Everyone knew that Jackie Presser was a kept man of the Cleveland mob. That’s how he eventually got to the top of the International Brotherhood of Teamsters in 1983. But it took a lot of gumshoe work to get the goods on him. Among those who did the work was James Thomas, known to his colleagues as “Foggy.” Thomas, 66, died May 23 after a long battle with lung cancer. He began his federal career with the IRS, and closed it in 1991 with the Defense Criminal Investigative Service. But it was his work with the Department of Labor during the early- to mid-80s for which he will be best remembered.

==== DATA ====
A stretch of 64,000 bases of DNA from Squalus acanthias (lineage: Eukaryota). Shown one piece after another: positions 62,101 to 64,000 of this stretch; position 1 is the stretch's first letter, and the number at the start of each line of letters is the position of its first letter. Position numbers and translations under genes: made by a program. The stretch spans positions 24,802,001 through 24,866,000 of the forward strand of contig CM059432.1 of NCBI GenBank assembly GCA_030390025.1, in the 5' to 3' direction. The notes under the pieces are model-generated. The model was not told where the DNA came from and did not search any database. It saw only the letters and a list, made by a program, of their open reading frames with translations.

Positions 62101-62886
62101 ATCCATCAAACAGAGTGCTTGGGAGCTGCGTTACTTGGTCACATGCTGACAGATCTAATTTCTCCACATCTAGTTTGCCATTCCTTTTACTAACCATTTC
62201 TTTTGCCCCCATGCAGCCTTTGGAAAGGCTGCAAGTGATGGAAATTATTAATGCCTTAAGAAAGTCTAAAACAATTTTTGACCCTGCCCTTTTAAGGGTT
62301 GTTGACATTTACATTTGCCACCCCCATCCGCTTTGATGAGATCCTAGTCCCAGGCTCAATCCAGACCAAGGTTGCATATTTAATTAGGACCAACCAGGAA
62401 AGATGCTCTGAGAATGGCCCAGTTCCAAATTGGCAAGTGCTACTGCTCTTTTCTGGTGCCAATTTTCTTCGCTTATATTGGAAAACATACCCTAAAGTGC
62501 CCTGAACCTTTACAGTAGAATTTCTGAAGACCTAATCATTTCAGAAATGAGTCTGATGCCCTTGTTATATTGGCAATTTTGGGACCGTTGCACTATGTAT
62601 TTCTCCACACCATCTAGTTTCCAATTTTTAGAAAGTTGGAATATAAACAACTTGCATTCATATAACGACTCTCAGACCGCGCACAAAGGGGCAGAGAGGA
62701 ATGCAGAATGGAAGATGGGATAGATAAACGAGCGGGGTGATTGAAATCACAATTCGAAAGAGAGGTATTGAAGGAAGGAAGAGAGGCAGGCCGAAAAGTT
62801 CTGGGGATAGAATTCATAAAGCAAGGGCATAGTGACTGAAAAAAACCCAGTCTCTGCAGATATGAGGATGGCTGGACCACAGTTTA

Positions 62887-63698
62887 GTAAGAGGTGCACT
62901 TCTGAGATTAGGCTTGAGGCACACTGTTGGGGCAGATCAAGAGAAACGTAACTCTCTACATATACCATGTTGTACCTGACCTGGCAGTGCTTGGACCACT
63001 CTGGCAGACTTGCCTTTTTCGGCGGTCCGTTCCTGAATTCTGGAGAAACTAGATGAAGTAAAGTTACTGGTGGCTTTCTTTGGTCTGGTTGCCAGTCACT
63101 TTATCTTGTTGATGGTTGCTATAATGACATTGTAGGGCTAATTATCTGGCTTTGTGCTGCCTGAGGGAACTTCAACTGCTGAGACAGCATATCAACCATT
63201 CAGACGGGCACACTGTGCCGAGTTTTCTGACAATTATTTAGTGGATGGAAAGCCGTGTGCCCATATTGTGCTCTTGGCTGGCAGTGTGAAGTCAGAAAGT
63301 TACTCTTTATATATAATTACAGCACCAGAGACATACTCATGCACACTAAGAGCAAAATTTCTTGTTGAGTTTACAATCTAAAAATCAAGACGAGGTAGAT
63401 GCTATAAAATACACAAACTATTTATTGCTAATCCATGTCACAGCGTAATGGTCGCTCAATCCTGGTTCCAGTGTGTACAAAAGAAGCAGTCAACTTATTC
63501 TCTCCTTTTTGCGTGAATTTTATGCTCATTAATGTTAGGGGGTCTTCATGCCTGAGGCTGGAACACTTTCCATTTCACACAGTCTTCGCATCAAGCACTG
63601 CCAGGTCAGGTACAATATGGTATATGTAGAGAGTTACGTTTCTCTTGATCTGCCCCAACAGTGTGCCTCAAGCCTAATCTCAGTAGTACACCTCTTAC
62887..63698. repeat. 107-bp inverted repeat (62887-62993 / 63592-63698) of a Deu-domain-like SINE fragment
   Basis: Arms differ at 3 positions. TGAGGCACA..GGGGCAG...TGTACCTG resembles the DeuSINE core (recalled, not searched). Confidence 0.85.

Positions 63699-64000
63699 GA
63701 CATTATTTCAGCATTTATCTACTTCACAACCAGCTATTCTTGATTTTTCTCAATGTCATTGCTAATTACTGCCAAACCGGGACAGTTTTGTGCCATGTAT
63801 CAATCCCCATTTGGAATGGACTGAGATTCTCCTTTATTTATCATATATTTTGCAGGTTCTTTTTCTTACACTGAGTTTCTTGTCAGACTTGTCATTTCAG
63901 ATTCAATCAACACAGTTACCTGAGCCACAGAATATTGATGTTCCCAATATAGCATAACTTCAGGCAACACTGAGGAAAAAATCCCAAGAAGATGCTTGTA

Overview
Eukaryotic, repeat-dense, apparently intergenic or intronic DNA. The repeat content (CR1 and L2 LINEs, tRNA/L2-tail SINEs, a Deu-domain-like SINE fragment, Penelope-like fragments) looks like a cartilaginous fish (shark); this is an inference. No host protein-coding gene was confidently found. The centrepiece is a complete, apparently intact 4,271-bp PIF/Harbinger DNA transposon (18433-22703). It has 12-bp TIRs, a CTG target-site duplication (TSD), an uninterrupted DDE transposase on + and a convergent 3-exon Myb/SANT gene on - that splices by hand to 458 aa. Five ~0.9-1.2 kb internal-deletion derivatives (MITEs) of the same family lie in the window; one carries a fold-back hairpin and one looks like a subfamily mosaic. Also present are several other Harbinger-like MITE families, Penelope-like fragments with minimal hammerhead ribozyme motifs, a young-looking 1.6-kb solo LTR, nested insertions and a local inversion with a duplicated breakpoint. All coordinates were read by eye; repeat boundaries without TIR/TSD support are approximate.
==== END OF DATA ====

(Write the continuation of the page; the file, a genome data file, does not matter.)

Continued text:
Thomas, along with fellow DOL investigator George “Red” Simmons, spent four years probing kickbacks and ghost-employee schemes operated by Presser, often engaging in telescope surveillance. He got plenty of resistance from the FBI, who, though unknown to the public at the time, had been using Presser as a witness. Eventually, Thomas’ perseverance paid off in the form of an indictment against Presser in 1986 for embezzlement and racketeering. Presser died of cancer in 1988 before he could go on trial. Thomas also was a key government witness against Presser’s uncle, Allen Friedman, helping to convict the latter on embezzlement charges. After his retirement from government service, Thomas built a tax and accounting business that involved each of his adult children. He was a resident of Avon Lake, Ohio, west of Cleveland. (Plain Dealer, 5/26/06).